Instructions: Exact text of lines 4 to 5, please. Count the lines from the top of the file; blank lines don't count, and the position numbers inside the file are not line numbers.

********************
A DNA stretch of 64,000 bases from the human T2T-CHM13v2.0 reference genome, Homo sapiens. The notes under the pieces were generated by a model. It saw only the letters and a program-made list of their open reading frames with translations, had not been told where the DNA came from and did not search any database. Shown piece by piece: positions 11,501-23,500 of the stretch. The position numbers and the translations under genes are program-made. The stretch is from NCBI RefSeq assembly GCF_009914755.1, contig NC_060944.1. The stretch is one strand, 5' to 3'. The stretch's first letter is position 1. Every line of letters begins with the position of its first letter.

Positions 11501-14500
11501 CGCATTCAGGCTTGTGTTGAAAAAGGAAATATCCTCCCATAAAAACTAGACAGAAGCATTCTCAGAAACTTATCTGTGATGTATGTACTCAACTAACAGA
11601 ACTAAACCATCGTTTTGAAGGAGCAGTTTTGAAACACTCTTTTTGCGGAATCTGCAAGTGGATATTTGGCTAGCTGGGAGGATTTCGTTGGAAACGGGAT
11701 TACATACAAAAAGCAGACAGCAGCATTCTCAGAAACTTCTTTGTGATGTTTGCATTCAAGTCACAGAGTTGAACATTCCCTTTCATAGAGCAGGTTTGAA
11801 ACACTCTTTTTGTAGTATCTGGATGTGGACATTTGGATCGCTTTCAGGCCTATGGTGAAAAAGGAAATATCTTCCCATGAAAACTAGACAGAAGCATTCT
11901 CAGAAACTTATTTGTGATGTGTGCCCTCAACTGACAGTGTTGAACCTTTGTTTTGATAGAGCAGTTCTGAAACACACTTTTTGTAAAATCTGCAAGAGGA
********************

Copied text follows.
11601 ACTAAACCATCGTTTTGAAGGAGCAGTTTTGAAACACTCTTTTTGCGGAATCTGCAAGTGGATATTTGGCTAGCTGGGAGGATTTCGTTGGAAACGGGAT
11701 TACATACAAAAAGCAGACAGCAGCATTCTCAGAAACTTCTTTGTGATGTTTGCATTCAAGTCACAGAGTTGAACATTCCCTTTCATAGAGCAGGTTTGAA